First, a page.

As demonstrated in this review, appraisers of public sector investment projects do not simply search for efficient ways to deliver the goals set by policy-makers. They routinely make their own value judgements about project goals and the development process, both implicitly through the methodology applied and explicitly in their interpretation of the findings. Case studies in the use of cost-benefit and multi-criteria analysis and in the new tools of environmental assessment demonstrate that appraisal is least effective when it pretends to be value-free and resists attempts to explore its underlying assumptions. A robust assessment process should instead be transparent and defensible, allowing the values on which it is based to be identified and subject to scrutiny. This is particularly important when tackling the challenge of climate change. Given the scale of public spending commitments needed for delivering a low-carbon economy, appraisers must play a crucial role in ensuring that the non-monetised environmental elements of new investments are adequately assessed.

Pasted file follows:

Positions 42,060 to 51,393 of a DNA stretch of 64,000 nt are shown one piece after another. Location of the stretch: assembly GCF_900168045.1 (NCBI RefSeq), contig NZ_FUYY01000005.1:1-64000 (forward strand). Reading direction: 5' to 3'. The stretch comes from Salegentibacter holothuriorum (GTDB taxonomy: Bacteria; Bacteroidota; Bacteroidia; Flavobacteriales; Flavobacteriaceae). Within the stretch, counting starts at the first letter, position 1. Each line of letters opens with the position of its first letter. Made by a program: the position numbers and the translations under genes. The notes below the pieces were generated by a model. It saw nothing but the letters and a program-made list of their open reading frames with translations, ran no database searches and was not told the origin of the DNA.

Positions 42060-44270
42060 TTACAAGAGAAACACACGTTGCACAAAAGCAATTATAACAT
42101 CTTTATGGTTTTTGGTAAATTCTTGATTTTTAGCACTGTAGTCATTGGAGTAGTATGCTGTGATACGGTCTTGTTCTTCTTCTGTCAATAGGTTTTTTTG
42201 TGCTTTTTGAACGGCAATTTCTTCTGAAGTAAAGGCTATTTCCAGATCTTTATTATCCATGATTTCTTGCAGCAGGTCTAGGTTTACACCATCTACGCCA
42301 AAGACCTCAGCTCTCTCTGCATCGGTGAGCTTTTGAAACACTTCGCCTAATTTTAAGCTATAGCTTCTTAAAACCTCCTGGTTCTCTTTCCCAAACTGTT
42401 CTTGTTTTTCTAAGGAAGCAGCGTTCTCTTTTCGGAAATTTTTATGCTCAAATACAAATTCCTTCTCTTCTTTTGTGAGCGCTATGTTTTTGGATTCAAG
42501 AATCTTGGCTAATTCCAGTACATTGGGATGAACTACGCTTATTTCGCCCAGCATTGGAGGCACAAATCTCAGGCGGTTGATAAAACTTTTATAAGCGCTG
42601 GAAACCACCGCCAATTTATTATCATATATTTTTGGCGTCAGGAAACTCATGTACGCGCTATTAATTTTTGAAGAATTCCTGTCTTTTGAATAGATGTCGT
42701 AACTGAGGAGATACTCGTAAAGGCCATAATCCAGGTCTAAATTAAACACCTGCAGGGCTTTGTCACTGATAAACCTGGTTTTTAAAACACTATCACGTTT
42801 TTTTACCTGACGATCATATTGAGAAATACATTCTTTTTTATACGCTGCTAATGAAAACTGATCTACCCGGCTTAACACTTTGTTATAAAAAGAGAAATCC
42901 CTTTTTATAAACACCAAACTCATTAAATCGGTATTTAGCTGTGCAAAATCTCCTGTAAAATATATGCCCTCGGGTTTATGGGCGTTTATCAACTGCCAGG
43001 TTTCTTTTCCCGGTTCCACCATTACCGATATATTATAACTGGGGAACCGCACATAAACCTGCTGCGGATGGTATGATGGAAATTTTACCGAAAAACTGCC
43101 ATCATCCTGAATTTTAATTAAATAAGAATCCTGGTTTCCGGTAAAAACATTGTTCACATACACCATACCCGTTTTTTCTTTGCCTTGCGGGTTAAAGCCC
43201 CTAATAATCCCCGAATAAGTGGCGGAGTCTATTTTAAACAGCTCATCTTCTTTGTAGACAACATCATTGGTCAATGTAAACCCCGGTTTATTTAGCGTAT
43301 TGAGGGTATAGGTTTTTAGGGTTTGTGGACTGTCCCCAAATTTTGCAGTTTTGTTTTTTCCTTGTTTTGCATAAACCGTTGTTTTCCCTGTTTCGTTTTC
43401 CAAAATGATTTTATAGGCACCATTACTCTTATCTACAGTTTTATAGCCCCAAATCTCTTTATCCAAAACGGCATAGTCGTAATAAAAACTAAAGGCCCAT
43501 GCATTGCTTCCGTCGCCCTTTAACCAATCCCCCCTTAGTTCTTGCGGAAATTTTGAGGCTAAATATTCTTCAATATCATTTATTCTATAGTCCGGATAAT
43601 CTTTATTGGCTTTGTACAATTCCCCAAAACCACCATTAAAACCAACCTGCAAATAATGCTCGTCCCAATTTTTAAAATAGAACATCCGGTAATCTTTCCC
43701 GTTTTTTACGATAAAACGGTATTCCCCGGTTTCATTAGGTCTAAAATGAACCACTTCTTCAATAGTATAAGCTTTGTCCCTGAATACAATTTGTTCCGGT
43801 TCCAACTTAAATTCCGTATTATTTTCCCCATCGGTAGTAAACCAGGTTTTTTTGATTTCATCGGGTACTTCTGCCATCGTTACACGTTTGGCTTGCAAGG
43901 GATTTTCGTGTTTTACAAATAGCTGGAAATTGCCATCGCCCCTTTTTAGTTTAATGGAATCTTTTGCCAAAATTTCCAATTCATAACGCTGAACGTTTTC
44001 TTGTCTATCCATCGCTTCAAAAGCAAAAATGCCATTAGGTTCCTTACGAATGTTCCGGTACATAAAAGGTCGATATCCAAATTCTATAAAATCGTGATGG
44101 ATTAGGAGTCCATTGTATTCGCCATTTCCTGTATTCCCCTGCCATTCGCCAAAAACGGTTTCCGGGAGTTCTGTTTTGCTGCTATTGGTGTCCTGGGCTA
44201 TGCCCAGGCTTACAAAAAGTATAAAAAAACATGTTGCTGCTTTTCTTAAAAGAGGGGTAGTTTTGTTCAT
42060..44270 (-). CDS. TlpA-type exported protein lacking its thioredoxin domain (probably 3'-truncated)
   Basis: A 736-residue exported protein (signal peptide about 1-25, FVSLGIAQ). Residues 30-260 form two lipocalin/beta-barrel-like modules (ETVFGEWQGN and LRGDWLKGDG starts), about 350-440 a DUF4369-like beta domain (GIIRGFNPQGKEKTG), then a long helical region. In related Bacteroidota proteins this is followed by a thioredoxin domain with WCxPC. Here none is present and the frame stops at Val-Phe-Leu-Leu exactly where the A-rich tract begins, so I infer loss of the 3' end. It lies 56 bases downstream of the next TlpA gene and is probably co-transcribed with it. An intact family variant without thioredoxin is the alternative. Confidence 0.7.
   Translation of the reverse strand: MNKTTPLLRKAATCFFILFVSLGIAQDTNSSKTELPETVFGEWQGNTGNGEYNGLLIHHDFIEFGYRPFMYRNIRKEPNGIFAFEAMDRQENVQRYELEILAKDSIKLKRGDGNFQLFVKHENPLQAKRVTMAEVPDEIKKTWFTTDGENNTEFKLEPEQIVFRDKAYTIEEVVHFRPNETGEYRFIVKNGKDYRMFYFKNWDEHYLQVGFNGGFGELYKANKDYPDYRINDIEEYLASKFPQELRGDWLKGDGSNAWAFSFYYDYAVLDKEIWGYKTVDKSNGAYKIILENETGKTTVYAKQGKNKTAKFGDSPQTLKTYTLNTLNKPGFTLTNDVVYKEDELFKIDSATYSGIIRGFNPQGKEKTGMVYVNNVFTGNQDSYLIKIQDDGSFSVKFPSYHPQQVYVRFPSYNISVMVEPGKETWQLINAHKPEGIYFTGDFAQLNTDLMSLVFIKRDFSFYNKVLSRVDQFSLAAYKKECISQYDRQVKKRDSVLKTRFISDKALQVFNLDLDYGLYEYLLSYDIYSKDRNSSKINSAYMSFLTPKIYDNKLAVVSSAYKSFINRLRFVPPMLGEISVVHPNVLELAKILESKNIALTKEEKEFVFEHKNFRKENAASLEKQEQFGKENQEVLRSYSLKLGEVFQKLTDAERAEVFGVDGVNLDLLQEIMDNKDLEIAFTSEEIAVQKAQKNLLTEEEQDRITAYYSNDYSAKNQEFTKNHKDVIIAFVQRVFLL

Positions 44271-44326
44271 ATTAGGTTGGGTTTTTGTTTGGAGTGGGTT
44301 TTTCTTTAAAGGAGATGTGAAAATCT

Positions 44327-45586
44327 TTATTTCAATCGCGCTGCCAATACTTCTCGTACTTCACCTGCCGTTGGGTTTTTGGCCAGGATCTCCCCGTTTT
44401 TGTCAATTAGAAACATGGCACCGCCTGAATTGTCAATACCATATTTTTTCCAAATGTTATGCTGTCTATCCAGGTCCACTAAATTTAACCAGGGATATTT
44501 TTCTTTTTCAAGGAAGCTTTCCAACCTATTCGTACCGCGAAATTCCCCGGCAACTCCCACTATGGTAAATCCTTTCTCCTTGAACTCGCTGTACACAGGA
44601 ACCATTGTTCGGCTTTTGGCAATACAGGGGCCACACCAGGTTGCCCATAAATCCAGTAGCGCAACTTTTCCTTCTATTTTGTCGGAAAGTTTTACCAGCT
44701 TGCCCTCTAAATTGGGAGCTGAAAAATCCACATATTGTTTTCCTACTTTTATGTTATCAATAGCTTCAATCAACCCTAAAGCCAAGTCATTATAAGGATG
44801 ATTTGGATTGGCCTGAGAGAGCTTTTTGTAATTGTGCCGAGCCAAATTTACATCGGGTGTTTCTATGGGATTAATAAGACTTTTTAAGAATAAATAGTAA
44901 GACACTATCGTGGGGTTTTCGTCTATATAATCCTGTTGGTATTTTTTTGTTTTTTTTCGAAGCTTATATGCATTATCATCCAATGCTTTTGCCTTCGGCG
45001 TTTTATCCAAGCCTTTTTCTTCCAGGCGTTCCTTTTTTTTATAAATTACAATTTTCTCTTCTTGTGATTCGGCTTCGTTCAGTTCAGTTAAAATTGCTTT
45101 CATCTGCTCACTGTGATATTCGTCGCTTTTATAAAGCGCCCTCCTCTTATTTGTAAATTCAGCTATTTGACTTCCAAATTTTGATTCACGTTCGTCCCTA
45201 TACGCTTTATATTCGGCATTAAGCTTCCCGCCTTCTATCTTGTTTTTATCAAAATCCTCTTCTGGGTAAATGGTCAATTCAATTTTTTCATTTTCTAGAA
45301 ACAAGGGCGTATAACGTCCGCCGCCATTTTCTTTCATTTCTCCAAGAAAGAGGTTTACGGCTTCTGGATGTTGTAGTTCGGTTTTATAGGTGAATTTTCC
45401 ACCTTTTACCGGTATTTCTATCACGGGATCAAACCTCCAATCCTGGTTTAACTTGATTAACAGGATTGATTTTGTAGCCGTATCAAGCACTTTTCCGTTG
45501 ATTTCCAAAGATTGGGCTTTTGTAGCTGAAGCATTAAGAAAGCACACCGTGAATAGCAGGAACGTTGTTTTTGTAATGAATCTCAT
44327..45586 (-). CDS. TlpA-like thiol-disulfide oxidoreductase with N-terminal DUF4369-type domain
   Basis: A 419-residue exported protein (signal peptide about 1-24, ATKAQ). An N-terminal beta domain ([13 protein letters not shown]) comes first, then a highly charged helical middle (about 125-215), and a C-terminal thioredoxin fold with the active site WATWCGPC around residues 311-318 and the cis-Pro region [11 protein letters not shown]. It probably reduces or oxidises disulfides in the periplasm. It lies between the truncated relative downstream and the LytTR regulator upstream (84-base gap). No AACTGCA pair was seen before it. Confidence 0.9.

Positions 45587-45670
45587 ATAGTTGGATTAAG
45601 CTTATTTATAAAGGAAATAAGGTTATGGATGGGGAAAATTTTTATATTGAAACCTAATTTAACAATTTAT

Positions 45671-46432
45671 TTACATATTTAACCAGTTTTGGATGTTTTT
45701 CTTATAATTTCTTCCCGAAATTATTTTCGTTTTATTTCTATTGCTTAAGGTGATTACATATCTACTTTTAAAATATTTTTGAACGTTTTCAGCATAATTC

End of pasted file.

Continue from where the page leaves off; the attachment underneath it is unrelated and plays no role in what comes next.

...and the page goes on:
|Number of pages||10|
|Journal||Proceedings of the Institution of Civil Engineers: Urban Design and Planning|
|Publication status||Published - 1 Dec 2011|